Yersinia enterocolitica septicemia in autologous blood transfusion.

TitleYersinia enterocolitica septicemia in autologous blood transfusion.
Publication TypeJournal Article
Year of Publication1994
AuthorsHaditsch M, Binder L, Gabriel C, Muller-Uri P, Watschinger R, Mittermayer H
Pagination907 - 9
Date Published1994
ISBN Number0041-1132
Other Numberswdn, 0417360
Keywords*Blood Transfusion, Autologous/ae [Adverse Effects], *Yersinia enterocolitica, *Yersinia Infections/tm [Transmission], Erythrocytes/mi [Microbiology], Humans, Male, Middle Aged

BACKGROUND: Increasingly, autologous blood transfusions are used in elective surgical procedures to avoid the risk of infection due to allogeneic blood transfusion., CASE REPORT: A 64-year-old patient had to undergo the implantation of a total right hip endoprosthesis. During the transfusion of 1 unit of autologous packed red cells, the patient experienced high temperature and shock, which necessitated his observation in the intensive care unit for several days. Yersinia enterocolitica (type O:9) was isolated from the packed red cells, from the unit of fresh-frozen plasma separated from the same donation, and from one blood culture drawn from the patient. With appropriate therapy, the patient recovered without sequelae., CONCLUSION: Although autologous blood transfusions are safe with respect to transmission of human immunodeficiency virus or hepatitis B and C infections, the risk of bacterial septicemia remains.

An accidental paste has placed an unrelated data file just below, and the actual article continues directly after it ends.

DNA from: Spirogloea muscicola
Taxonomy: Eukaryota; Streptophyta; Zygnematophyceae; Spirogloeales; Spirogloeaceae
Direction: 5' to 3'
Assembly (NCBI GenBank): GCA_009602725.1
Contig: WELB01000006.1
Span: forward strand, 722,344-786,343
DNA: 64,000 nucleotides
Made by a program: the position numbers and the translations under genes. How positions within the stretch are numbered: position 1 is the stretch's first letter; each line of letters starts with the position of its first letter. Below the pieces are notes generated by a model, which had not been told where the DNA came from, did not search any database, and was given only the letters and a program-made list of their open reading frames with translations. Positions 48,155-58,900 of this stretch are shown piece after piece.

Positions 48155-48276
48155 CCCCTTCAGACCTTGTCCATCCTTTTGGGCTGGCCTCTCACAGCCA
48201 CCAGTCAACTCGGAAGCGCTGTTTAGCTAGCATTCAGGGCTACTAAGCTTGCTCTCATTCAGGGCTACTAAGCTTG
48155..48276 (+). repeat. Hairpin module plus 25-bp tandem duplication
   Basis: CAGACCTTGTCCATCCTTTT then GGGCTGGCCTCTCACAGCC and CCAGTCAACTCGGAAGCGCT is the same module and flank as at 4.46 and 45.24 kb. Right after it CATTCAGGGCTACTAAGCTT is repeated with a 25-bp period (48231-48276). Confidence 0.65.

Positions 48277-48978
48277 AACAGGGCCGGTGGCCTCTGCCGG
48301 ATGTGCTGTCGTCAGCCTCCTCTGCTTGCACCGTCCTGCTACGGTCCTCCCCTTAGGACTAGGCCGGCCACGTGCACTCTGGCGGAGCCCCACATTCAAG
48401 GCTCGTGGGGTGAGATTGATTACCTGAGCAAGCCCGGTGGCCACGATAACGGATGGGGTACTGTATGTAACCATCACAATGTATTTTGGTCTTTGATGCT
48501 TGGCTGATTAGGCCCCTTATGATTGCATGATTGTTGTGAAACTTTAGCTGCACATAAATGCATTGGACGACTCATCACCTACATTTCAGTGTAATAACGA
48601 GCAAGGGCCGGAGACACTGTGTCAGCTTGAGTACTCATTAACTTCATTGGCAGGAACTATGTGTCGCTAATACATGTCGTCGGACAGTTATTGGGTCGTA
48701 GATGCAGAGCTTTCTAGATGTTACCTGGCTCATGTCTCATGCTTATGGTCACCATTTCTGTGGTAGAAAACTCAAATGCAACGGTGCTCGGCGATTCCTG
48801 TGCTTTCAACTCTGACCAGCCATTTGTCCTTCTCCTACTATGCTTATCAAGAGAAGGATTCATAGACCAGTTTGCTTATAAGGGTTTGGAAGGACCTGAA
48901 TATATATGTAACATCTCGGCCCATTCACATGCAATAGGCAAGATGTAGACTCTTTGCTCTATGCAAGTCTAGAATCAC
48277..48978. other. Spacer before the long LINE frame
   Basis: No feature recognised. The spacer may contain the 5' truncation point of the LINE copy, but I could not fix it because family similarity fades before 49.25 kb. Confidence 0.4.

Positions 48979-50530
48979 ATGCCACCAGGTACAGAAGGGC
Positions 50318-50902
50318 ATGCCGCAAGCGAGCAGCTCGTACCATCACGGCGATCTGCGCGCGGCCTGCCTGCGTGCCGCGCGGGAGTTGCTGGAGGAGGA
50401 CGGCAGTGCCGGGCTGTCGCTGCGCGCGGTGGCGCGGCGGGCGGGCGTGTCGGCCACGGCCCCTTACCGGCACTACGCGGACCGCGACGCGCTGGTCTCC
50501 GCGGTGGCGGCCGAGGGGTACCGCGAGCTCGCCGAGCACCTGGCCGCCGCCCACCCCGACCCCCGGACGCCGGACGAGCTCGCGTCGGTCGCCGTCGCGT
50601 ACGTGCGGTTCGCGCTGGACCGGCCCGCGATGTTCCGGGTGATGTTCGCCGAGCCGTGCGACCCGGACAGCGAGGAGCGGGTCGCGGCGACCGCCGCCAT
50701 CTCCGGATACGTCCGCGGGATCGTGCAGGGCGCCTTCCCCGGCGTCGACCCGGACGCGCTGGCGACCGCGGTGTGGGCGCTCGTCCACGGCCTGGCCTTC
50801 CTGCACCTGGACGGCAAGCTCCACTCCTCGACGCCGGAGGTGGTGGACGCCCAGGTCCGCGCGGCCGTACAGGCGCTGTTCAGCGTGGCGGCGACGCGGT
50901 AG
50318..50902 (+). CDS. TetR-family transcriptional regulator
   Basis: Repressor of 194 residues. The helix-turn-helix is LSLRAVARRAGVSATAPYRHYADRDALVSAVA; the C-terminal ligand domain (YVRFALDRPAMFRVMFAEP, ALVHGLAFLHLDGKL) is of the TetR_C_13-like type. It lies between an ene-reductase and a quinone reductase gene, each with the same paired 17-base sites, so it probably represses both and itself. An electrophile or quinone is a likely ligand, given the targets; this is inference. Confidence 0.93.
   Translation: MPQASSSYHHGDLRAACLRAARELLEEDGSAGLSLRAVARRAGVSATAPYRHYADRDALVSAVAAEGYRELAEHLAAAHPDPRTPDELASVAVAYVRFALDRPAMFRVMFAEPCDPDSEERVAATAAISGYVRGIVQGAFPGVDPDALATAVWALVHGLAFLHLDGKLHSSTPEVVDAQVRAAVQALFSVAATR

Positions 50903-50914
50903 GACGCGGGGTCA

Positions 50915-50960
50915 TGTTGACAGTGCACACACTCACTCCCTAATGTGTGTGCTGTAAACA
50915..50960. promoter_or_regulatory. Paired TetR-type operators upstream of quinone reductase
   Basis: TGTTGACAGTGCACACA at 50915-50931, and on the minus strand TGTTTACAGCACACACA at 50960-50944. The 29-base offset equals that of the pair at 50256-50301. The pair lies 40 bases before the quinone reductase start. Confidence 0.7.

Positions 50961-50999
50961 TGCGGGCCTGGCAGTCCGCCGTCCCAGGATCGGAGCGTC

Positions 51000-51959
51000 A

Notify Library Reference ID4294

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